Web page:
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Snitz loves this ruling. The Gov can't decide which scientific research you get to read?

You may not be familiar with Jay Bhattacharya, the Stanford Epidemiologist who, early on pointed out the problems with the government narrative on COVID. I am, and so are legions of scientists around the world. He is the co-founder of the Great Barrington Declaration, which has received almost 70,000 signatures by fellow epidemiologists and public health scientists.


In short, he's not some anti-vax quack but a street smart scientist who, along with his organization, was essentially targeted for "shut down" by our public health machinery, Fauci playing a lead roll.


Do we want to live in a nation where the truth doesn't see the light of day (at least according to Big Brother)? At least one Federal judge has wisely no.



A Key Ruling Against Social-Media Censorship

The judge in Missouri v. Biden likens the federal government’s suppression of dissent to the ‘Ministry of Truth’ in ‘1984.’

By Philip Hamburger, WSJ

July 5, 2023 12:21 pm ET


This July Fourth there was special reason to celebrate. Judge Terry Doughty issued a preliminary injunction in Missouri v. Biden, which stands to become one of the most important free-speech cases in the nation’s history.


At stake is the federal government’s use of social-media platforms to censor Americans. Officials kept most of their censorship regime secret through two election cycles. Discovery in Missouri v. Biden, however, revealed extensive evidence of government coercion and encouragement of censorship. It is the most massive assault on free speech in the nation’s history.


Holding that the plaintiffs were likely to succeed in their First Amendment claims, Judge Doughty issued a preliminary injunction against eight federal agencies—including the Justice Department, the Federal Bureau of Investigation, the Department of Health and Human Services and the Centers for Disease Control and Prevention. Also enjoined were many officials, including the surgeon general and a host of White House staffers. The judge barred them from (among other things) “threatening, pressuring, or coercing social-media companies in any manner to remove, delete, suppress, or reduce posted content of postings containing protected free speech.”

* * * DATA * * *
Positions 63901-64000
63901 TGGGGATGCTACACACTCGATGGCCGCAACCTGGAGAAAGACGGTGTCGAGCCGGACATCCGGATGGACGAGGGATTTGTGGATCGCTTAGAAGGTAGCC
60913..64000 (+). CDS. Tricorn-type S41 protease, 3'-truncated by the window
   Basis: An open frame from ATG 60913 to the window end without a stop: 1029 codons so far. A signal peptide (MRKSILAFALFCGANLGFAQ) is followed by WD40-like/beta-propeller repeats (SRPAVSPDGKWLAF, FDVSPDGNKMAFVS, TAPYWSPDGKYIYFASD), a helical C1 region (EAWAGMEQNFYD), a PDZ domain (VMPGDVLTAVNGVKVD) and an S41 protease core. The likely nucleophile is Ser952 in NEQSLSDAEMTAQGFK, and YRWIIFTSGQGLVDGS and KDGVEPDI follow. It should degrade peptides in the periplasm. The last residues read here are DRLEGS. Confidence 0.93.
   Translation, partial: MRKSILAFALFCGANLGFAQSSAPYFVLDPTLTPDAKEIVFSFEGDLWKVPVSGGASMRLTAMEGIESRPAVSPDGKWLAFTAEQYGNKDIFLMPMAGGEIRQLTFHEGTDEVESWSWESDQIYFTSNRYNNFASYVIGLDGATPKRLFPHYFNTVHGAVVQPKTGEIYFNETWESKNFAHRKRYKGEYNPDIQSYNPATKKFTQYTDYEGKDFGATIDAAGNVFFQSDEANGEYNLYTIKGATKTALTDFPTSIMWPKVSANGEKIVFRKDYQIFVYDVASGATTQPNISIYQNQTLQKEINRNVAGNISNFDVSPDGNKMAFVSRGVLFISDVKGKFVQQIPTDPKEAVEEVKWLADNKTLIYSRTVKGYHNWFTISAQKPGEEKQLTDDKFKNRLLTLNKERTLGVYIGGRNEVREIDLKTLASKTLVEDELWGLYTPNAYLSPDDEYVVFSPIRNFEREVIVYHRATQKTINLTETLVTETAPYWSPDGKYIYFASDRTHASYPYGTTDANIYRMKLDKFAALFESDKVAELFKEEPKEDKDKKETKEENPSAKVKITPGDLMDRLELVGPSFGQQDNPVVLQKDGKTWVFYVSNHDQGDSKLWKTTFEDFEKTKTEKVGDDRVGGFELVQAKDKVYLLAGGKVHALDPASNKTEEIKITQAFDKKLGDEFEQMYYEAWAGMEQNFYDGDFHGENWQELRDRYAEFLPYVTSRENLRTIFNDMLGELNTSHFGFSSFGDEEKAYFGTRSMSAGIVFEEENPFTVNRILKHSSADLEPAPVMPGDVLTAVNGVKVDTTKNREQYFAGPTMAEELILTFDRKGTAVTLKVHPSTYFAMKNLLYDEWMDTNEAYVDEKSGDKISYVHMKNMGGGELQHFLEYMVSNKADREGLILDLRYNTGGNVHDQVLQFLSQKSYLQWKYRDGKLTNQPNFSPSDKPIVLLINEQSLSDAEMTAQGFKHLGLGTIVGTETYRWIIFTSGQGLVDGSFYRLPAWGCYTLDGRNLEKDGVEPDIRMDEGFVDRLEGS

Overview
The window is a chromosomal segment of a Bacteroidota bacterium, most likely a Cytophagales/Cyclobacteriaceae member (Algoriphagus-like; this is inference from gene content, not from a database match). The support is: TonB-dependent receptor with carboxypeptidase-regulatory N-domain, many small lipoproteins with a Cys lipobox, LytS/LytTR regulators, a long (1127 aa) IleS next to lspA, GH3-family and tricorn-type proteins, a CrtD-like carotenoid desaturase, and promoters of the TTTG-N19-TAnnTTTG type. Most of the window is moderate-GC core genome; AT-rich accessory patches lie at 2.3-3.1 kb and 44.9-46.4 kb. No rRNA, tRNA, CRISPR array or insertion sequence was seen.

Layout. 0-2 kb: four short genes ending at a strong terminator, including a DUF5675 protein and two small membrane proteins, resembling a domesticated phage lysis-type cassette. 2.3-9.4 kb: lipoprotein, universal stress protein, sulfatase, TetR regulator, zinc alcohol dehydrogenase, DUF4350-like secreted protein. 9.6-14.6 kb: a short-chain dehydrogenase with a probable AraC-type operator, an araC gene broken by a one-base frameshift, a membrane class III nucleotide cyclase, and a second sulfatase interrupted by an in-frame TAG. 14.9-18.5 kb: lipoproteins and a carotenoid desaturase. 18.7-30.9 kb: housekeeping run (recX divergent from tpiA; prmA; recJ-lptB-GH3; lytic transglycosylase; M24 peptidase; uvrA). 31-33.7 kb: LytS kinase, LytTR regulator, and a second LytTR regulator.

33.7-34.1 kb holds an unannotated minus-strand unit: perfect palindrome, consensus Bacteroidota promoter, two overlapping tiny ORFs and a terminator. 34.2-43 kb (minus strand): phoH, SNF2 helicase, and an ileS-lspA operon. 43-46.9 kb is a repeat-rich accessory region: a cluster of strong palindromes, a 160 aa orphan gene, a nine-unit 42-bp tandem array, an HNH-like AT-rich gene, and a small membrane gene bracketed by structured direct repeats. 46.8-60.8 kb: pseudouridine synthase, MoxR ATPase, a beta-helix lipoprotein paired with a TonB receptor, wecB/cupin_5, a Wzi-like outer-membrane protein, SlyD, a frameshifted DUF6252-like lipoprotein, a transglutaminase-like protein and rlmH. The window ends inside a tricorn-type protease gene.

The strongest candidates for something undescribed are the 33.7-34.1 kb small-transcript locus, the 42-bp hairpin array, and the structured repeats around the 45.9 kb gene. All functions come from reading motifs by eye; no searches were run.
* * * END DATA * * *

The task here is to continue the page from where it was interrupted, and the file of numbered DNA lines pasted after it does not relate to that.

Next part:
The plaintiffs include two states, Missouri and Louisiana. Epidemiologists Jay Bhattacharya and Martin Kulldorff are among the individual plaintiffs represented by the New Civil Liberties Alliance, where I am the CEO. They were co-authors of the Great Barrington Declaration, which criticized Covid lockdowns. Four days after it was issued, Anthony Fauci and other government officials proposed a “take down” of it.


The government-orchestrated censorship involves monitoring billions of posts and suppressing millions. It targets speech about electoral politics, medical and scientific debates, foreign policy and more.


Judge Doughty observes that “the censorship alleged in this case almost exclusively targeted conservative speech.” That reveals “viewpoint discrimination,” which is distinctively suspect in First Amendment jurisprudence.


“The United States Government seems to have assumed a role similar to an Orwellian ‘Ministry of Truth,’ ” the judge writes. The Cybersecurity and Infrastructure Security Agency has expanded its understanding of “infrastructure” to include “the spread of false and misleading information”—judged, naturally, by CISA. The agency asserts that the “most critical” infrastructure “is our ‘cognitive infrastructure.’ ” It views our minds as public property, to be protected through censorship.


Judge Doughty could have dismissed the case without an opportunity for discovery, as another judge did in another NCLA case, Changizi v. HHS, involving the same sort of censorship. Judge Doughty understood, however, that a largely secret censorship system can’t be evaluated under the First Amendment until after discovery.


The government will surely appeal in hope of preserving its censorial power over our “cognitive infrastructure.” So this isn’t the end of the censorship; it’s just the beginning of the end. But it’s important and well worth celebrating.


Mr. Hamburger teaches at Columbia Law School and is CEO of the New Civil Liberties Alliance.

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